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davidbhayes — 3 years ago — permalink
I don't know that my path is all that common: I actually (finally) started meditating because I was acutely aware of the distance between my aspirations about how I'd act in the world, and how I was able to actually act in the world. What is mean is that I didn't want to be the kind of person who yelled at people, or said mean things, etc, but I was painfully aware that I was doing those things.
Essentially, I heard from somewhere some reference to the idea that meditation could help close that gap from the time you encounter a situation and the time when you're able to respond wisely to that situation. I was finding that that period for me was way too long; I'd have already acted before I could find a wise response.
Certainly, in the very short term, noting a difference in your behavior around things like that is hard. I think there's a quote where someone asked the (present) Dalai Lama about progress and he said something like "check in every five years." But even though it's only been about three since I started meditating in earnest I have definitely seen a change. It's not that I never feel a bit out of control or say something I regret, but it's less frequent. And it's far more frequent that I realize "I don't want to say that, I'd regret it later." and find a more skillful thing to say.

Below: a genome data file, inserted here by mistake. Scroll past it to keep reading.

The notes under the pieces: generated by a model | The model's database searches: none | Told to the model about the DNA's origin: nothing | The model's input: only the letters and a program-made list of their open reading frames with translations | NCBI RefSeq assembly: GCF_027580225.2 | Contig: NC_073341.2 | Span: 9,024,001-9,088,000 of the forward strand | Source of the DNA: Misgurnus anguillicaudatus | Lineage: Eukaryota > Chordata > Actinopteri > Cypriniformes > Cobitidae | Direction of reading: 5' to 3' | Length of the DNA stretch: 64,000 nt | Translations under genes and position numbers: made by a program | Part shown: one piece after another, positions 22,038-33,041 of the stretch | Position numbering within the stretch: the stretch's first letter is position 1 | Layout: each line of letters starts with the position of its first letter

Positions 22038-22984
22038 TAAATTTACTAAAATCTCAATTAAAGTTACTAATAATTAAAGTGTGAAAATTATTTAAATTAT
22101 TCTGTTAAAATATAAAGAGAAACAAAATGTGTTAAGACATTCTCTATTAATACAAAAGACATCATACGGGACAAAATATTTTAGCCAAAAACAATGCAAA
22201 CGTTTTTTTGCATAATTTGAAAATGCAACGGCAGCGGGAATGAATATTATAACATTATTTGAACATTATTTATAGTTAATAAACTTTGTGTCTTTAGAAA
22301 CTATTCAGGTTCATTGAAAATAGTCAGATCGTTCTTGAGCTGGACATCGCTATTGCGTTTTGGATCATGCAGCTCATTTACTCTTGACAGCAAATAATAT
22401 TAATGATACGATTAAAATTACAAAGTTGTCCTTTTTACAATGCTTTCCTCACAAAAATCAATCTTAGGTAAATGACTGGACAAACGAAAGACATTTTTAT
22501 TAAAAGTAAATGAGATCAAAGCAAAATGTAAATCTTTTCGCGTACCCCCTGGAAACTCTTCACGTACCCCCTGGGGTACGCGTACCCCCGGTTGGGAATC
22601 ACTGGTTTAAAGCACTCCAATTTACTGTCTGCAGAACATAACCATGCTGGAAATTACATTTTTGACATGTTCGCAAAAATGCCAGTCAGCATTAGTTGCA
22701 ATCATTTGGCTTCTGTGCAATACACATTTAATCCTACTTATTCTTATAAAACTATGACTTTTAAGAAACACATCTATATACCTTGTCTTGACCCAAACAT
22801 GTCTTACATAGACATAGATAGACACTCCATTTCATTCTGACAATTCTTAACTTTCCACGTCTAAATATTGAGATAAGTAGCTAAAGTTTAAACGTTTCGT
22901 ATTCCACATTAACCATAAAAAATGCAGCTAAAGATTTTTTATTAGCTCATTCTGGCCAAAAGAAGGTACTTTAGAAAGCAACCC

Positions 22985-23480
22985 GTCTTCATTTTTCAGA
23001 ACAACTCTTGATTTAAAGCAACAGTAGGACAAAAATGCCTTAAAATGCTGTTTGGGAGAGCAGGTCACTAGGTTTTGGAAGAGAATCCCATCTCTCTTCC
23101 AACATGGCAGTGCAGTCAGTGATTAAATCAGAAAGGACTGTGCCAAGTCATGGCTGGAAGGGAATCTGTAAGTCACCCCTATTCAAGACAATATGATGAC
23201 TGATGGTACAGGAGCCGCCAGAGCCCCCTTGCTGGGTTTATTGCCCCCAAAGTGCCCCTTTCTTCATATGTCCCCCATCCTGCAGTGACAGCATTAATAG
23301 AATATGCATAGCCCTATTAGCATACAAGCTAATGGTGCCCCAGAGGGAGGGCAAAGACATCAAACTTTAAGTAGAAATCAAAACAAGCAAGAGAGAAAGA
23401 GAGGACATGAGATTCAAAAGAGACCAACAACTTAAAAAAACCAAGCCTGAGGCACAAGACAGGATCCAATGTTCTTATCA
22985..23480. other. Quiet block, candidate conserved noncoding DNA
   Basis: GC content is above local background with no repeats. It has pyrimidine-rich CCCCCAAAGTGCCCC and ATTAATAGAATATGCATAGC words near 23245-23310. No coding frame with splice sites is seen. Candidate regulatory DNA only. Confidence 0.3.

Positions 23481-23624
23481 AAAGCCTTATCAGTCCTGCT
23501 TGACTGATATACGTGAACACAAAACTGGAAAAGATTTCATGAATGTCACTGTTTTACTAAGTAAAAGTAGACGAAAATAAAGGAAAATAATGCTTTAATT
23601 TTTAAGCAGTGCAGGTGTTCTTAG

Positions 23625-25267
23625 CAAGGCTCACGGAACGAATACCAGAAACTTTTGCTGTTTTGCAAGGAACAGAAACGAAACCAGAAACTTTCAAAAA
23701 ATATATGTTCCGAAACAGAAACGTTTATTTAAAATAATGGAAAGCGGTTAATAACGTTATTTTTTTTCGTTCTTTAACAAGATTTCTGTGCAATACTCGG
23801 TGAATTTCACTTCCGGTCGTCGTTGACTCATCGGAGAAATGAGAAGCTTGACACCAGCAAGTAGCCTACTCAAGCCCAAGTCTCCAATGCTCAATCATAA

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gordon — 3 years ago — permalink

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How do you sit?
Shakuhachi — 3 years ago — in Meditation Questions
Chair? or on the floor with Pillow? No pillow?
I have sat in a chair with pillow behind my back for years because I thought cross legged on the floor uncomfortable. The danger is getting sleepy.  But lately I have bben trying sitting on a pillow on the floor with the legs loosely crossed. It is called Bermese position. Much easier than half lotus and lotus.  I find it keeps me more alert and able to relax more deeply without falling asleep.  I ordered a zafu cushion and am eager to try it.
Tags: position

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davidbhayes — 3 years ago — permalink
Shakuhachi, this really resonates with my experiences with posture. The more traditional postures, with little in the way of comfort, seem to have a logic other than people have lacked furniture.
At times, for lack of energy or will, I lie down to meditate. And that has exactly the risk I think you've found in a chair, only far worse. Especially because I'm allowing myself to do it because "oh but I'm tired" it seems like I'm virtually certain to fall asleep in that posture if I try to do it for long.
I have a cushion that I've used in the past. It's relatively good and comfortable, but if I sit on it too much — in every posture I've tried — I end up with weird chronic issues with my knee. (Basically, I get "water on the knee", a collection of unknown fluid at the front of my knee.) Lotus and half-lotus seem worse for my knees than Burmese, but even when I've done a Burmese-like posture (I can't say how close I do it the book version) I have the issue.
So what I do a bit more now is a cheap kneeling chair I bought to use for my desk a few years ago but never really took to. It looks rather like what the Wikipedia page for the category describes as "low-cost kneeling chair". For me its big advantage relative to a more traditional backed chair is that I can't really relax and lean on anything, as is the case with most cushion setups, but I never seem to have knee issues from the posture.